Rosacea

Rosacea is a skin condition that mainly affects the face. Rosacea can affect people of all ages, but is most common in middle-aged adults. It is a common condition and accounts for 1–3% of all dermatology consultations. Many of those seeking advice may not give the name ‘rosacea’ to their condition, but will simply be aware of their facial symptoms (redness and flushing). Women are affected more than men, especially between the ages of 30 and 50 years1.

Given that rosacea changes a person’s facial appearance it can impact negatively on self-confidence and mental wellbeing, making it difficult for the affected individuals to live a fulfilling social and work life. As with other skin conditions, there are steps that can be taken to regain control and to minimise and reduce the impact of changes in appearance.

Rosacea has a number of different subtypes. The most common (subtype 1) is characterised by flushing, burning and stinging, and a background redness that does not disappear. This redness is the most common but hardest symptom to manage. Other subtypes of rosacea include the development of spots and visible small blood vessels, enlargement of the nose and irritation of the eyes.

It is not really clear what causes rosacea2. Many people who get rosacea have a family member also affected, so there is some suggestion that there is a gene contributing to the condition that can be inherited3. Research includes the role of the lymph system in the face (that drains away toxins and inflammatory mediators), the role of the immune system (that fights off infection) and the connection to specific bacteria and skin mites. Rosacea is NOT contagious and regular contact carries no risk. Many people also wrongly assume that excessive alcohol causes the symptoms of rosacea; this is simply not true.

There is no cure for rosacea but avoiding personal triggers for symptoms can reduce them. These triggers can include certain soaps, make-up remover wipes, changes in temperature, cold winds, sun, spicy foods and alcohol.

 

Pharmaceutical (i.e. non-surgical) rosacea treatments that may be recommended by a pharmacist or prescribed by a GP in the UK are described in the table below.

Rosacea treatment options 
   
Treatment   Pros   Cons  
Topical metronidazole
   
Metronidazole gel or cream that is applied directly to the skin
  • Can be effective for mild to moderate spots
  • Less irritation to the skin than azelaic acid  
  • Required for several weeks or more
  • You need to avoid strong sunlight and UV light
  • May be less effective than azelaic acid  
Topical azelaic acid      
Azelaic acid gel that is applied directly to the skin  
  • Can be effective for mild to moderate spots
  • Doesn't make skin sensitive to sunlight
  • May be more effective than metronidazole
 
  • Required for several weeks or more
  • More likely to cause side effects than metronidazole
  • Can cause mild burning, stinging, dryness and itchiness
Ivermectin cream      
A new medicine for rosacea papules and pustules that's applied directly to the skin once a day  
  • Can be effective for mild to moderate spots
  • Doesn't make skin sensitive to sunlight
  • May be more effective than metronidazole
  • Side effects are uncommon
 
  • May take a few weeks to have an effect
  • Not available on the NHS everywhere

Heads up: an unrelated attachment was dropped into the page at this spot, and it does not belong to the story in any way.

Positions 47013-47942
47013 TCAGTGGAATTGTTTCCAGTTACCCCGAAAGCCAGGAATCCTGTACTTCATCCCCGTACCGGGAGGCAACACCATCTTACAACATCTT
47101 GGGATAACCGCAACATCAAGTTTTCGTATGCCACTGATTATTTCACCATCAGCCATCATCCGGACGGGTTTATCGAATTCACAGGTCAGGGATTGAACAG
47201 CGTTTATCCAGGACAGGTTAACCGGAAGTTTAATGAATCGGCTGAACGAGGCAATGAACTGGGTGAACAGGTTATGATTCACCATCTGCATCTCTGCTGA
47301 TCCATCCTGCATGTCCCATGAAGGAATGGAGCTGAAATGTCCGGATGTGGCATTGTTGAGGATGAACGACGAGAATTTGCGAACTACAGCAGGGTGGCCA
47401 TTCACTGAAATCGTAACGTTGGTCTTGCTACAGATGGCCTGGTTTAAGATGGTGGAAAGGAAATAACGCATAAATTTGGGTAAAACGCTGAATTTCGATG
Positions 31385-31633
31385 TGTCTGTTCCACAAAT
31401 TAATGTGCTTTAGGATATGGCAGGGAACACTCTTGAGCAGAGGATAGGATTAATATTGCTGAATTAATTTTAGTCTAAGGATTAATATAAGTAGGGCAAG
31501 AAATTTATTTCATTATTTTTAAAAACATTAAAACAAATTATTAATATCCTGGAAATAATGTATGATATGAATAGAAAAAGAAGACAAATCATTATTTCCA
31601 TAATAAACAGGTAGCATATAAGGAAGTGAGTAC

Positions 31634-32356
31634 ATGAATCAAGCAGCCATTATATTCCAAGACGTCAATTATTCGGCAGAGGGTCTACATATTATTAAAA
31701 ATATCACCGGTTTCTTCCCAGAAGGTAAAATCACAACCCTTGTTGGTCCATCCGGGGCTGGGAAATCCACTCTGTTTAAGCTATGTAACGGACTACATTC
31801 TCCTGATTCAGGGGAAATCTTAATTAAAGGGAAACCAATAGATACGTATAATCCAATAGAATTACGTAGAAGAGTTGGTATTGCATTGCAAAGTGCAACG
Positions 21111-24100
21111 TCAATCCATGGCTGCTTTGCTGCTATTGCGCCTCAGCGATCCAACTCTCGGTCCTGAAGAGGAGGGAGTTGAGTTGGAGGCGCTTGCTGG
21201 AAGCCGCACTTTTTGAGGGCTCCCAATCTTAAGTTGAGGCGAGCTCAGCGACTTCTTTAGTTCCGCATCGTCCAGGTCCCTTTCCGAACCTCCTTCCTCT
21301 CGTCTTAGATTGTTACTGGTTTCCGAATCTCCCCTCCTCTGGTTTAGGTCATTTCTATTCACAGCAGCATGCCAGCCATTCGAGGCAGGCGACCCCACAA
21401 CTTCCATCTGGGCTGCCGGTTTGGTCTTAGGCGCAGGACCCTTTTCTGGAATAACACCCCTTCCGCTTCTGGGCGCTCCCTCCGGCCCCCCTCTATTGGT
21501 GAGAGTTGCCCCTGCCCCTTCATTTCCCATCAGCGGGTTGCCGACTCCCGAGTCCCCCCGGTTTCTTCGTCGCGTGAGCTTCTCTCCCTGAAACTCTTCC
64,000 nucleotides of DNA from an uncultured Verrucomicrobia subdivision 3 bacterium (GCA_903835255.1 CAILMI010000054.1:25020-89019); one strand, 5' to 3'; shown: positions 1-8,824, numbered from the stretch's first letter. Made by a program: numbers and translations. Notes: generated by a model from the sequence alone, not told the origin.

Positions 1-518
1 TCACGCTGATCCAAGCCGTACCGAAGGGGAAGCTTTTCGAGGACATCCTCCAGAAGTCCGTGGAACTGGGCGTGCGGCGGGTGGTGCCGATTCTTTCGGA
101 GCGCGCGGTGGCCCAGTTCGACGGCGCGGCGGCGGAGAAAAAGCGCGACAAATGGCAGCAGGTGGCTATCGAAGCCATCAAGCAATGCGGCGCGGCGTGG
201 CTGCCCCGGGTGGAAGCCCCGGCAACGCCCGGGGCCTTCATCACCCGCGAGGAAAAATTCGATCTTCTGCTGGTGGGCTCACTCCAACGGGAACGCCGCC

• May only be recommended if other topical treatments don't work
  • Can cause mild burning, stinging, dryness and itchiness
 
Oral antibiotics      
Antibiotics, such as tetracycline or erythromycin, taken as tablets or capsules  
  • Can be effective for moderate to severe spots
  • Useful if affected area is widespread and creams are difficult to use
  • Can be effective for inflammation of the eyelids (blepharitis)
  • Can be taken at a low dose, which acts as an anti-inflammatory
 
  • Required for several weeks or more
  • Can make the contraceptive pill less effective, so alternative contraception should be used
  • Can cause sickness, diarrhoea and mild stomach pains
 
Isotretinoin      
A very powerful medication often used to treat severe acne  
  • Can be effective in treating severe spots caused by rosacea
  • May help improve facial redness and flushing
 
  • Can only be prescribed by a dermatologist
  • High risk of causing serious birth defects, so women must use reliable contraception
  • Can cause inflammation and dryness of lips, nosebleeds, headaches, inflammation of the eyelids and eyes, skin rashes, muscle, joint and bone pain, and blood in urine
  • Has to be used with caution because of potential mood changes
 
Brimonidine tartrate      
A gel that stops the blood vessels in the face widening (dilating)  
  • Can be effective in reducing facial redness
  • Usually starts to work after about 30 minutes and the effect can last around 12 hours
 
  • Common side effects include itchiness and a burning sensation where the gel is applied
  • Less common side effects can include a dry mouth, headaches, pins and needles, and dry skin
  • A rebound effect, where redness gets worse, has been reported
 

http://www.nhs.uk/conditions/rosacea/pages/treatmentoptions.aspx

By improving the removal of toxins via the lymph (the vessels in the skin that carry away toxins and unwanted chemicals), SEQuaderma Redness Prone Skin has been shown to reduce background redness and flushing after just 2 weeks of treatment. These reductions are either maintained or further improved after 4 weeks of treatment. This is the first drug-free over the counter (OTC) medication that has clinically proven efficacy for the symptoms of facial redness. Please check our life changing stories.